The Mural Arts of Philadelphia honored the 2018 graduates of its Restorative Justice Guild program at City Hall on Wednesday.
The graduates were recognized by Mayor Jim Kenney along with several council members and the executive director of Mural Arts Philadelphia, Jane Golden.
Participants are referred to the program by the Youth Violence Reduction Partnership and the Philadelphia Prison System. The program has a record in reducing recidivism through its duration and the 18 months that follow, with a marginal rate of 15 percent compared with the statewide average of 35 percent.
The guild’s current rate of job placement and connection to secondary education for graduates is 85 percent.
“Everything we are doing is about reducing the population of people in the county jail,” Golden said. “So we bring awareness to issues like cash bail to diversion and alternatives to incarceration.”
The event was the winter closing ceremony. Participants have been working in the program since Jan. 9, learning about basic carpentry, scaffolding, life skills and parenting. The program is also a part-time job, with those involved making about $12.20 an hour.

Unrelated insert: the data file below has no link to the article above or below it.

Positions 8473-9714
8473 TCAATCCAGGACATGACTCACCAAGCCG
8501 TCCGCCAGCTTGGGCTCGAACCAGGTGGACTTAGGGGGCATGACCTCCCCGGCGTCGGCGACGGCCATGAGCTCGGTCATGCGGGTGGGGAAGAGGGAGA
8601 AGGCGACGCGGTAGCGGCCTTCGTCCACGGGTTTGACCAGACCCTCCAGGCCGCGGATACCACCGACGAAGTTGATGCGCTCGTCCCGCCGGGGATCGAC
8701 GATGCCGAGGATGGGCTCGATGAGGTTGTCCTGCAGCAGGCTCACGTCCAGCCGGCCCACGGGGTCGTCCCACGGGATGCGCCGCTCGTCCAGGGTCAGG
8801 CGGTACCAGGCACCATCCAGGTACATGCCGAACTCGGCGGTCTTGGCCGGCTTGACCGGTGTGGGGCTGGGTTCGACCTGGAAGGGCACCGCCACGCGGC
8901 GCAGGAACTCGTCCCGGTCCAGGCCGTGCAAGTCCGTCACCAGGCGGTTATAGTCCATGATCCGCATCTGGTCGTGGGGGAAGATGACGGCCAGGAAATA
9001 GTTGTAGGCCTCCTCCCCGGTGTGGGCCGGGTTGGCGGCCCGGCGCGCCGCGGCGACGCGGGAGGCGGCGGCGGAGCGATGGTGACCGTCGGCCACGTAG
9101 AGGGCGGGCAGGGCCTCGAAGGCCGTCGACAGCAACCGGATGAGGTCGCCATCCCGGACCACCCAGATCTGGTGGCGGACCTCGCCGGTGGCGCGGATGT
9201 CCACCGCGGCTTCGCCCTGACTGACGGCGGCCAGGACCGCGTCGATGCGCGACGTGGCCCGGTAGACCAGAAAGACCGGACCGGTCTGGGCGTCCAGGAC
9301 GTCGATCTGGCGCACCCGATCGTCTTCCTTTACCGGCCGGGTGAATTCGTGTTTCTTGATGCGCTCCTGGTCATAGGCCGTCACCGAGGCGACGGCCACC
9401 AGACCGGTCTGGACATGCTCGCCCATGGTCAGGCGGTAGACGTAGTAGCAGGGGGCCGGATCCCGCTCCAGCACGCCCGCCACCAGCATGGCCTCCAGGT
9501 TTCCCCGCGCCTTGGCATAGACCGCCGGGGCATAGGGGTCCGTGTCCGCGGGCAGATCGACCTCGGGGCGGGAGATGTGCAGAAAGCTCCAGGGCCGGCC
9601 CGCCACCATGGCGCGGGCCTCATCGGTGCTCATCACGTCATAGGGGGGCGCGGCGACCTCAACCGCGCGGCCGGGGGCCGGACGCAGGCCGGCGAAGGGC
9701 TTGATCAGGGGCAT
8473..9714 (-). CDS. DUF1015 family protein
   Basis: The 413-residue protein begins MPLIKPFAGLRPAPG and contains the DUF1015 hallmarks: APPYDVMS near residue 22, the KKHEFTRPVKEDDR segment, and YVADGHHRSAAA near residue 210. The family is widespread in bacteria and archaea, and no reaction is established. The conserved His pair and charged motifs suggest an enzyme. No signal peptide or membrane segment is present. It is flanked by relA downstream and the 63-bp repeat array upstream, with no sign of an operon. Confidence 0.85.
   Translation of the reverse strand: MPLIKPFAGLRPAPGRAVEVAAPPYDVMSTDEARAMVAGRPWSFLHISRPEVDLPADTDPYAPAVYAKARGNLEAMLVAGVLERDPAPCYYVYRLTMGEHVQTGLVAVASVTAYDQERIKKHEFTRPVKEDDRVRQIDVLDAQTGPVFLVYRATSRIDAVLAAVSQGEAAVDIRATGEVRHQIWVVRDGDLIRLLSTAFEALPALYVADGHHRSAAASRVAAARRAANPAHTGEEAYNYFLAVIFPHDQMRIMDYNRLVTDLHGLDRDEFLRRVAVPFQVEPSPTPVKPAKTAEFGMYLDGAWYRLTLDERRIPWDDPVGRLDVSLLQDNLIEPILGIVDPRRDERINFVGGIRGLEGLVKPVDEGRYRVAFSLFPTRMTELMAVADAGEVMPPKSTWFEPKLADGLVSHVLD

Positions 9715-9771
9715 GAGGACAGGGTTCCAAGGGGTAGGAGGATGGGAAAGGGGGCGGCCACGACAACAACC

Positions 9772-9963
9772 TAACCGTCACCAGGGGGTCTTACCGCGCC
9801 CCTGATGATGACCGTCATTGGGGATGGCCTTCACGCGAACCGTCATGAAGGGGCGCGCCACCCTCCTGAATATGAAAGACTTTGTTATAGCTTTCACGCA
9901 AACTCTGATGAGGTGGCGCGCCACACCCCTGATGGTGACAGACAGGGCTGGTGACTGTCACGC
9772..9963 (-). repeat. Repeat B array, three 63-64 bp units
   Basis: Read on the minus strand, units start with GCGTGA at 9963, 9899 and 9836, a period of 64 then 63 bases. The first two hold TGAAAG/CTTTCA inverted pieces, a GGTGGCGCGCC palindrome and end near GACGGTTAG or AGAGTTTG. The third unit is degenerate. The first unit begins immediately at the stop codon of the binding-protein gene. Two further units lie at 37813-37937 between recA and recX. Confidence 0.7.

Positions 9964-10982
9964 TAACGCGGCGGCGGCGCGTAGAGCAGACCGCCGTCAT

Dawan Williams, program director of the Restorative Justice project, said the participants are paired near the end of the program and work on mural projects in the community.
Golden said there are some hopes that the Guild could work with Kenney’s Rebuild initiative because many participants have experience in transforming recreation centers.
She said she wants to enhance the carpentry sector of the Guild program and make sure the work focuses on restoring civic spaces in the city and large public art.
Golden said she is happy for the graduating class but has mixed feelings because tight-knit bonds were established.
“In a way, it’s like watching your family grow up and move on, and it’s like bittersweet,” she said. “I really feel that we become a family.”